Nash was selected an All-Star by the league’s coaches as recently as 2012—the only other All-Stars aged 38 or older are Kareem Abdul-Jabbar, Karl Malone and Michael Jordan—prompting the Lakers to jump at the chance to land him that summer.
SO DOPE AND INSPIRING
Will Jagged Edge Rekindle an R&B Love Affair? A Conversation with Jermaine Dupri (@JermaineDupri) By David J. Deal (@davidjdeal)
If you want to get a rise out of music legend Jermaine Dupri, ask him about the new Jagged Edge album, J.E. Heartbreak II. Dropping October 27, J.E. Heartbreak II reunites Dupri with the group he signed to his So So Def record label in 1997. And Dupri promises that J.E. Heartbreak II will deliver the kind of lush, harmony-rich ballads that helped Jagged Edge become an R&B and pop success 14 years ago.
“The new album is straight Jagged Edge,” he says in the following interview, which he recently conducted with me. “It’s what Jagged Edge does and what it has always done.
What Jagged Edge has always done is create music that defines the sound of R&B and also succeeds commercially. When Jagged Edge emerged in the late 1990s and early 2000s, Jagged Edge such as “He Can’t Love U” and “Let’s Get Married” captured the groove-heavy romance of R&B and also ranked high on both the R&B and pop charts. Jagged Edge’s breakthrough album, J.E. Heartbreak, released in 2000, topped the R&B charts, made the pop Top 10, and sold more than 2 million copies. Throughout the 2000s, Jagged Edge remained an R&B mainstay, recording six albums (its last album was recorded in 2011) even as R&B began to lose its mainstream appeal.
Dupri also believes J.E. Heartbreak II may also serve a larger purpose: to rekindle music fans’ love of R&B, which Dupri believes has been kicked to the gutter.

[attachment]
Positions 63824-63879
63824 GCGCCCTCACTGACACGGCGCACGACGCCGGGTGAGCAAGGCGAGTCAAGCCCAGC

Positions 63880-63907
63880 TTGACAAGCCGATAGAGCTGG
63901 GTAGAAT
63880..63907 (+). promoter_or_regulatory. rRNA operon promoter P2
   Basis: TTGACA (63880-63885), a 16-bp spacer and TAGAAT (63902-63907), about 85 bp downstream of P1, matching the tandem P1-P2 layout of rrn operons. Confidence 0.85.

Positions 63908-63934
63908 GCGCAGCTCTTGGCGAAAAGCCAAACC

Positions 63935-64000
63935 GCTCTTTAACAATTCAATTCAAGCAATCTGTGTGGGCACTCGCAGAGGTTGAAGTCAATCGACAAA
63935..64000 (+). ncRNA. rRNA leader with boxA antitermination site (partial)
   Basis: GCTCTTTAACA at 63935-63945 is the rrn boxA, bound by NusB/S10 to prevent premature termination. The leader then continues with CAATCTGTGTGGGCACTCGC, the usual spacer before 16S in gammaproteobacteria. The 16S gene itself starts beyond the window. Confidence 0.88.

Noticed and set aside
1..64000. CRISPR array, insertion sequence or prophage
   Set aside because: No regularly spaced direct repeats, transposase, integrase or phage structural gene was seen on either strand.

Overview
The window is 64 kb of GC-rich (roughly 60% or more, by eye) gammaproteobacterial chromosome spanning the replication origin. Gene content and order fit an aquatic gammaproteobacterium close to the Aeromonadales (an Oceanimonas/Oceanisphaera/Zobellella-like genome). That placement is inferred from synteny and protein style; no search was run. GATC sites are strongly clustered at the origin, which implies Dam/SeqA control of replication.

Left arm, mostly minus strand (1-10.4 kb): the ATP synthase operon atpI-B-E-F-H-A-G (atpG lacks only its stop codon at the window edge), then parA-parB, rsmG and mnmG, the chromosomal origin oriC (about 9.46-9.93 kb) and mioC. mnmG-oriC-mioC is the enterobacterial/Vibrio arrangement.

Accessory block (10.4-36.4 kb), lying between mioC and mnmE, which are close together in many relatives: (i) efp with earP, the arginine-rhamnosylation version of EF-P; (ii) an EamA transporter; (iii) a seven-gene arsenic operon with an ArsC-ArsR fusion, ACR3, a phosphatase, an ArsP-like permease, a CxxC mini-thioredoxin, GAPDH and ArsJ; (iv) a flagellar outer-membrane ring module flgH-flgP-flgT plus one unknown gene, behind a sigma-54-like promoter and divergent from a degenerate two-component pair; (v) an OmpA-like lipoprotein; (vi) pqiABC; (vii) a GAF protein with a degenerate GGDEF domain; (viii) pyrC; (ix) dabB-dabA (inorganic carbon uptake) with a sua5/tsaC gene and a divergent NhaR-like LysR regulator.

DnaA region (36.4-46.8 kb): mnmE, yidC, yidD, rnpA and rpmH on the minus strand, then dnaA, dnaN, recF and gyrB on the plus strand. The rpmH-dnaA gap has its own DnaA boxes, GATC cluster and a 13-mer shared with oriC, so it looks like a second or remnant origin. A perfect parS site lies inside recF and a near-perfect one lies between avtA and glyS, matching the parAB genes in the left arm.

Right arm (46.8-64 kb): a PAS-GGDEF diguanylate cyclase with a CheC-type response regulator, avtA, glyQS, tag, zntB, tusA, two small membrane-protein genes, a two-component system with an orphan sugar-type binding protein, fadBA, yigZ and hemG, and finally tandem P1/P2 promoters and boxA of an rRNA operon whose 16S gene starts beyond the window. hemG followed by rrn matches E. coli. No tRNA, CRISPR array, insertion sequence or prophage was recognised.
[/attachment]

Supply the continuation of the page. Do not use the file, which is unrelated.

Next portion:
“R&B used to be the most popular of all music,” he says. “Now you have to go seek out R&B artists on the right radio stations.”
Fourteen years have gone by since the massive success of J.E. Heartbreak. As Dupri discusses in our interview, J.E. Heartbreak II captures the Jagged Edge sound, which is to say the sound of pure R&B. All the hallmarks of Jagged Edge are evident in the recently released single off J.E. Heartbreak II, “Getting over You.” With J.E. Heartbreak II, Dupri seeks to draw attention to the R&B genre just as Rick Rubin and Johnny Cash reignited interest in country music through their collaboration in the 1990s.
Read on for more insight into a new collaboration forged in R&B.
How would you describe the new Jagged Edge album, J.E. Heartbreak II?
The new album is straight Jagged Edge. It’s what Jagged Edge does and what it has always done. Jagged Edge creates love songs. Jagged Edge sings songs like “Let’s Get Married,” or the new single, “Getting Over You,” which is not the kind of thing you hear in rap or hip-hop. This is a group that has a fan base already. This album will appeal to that fan base. J.E. Heartbreak II is for people who are wondering where are you guys been?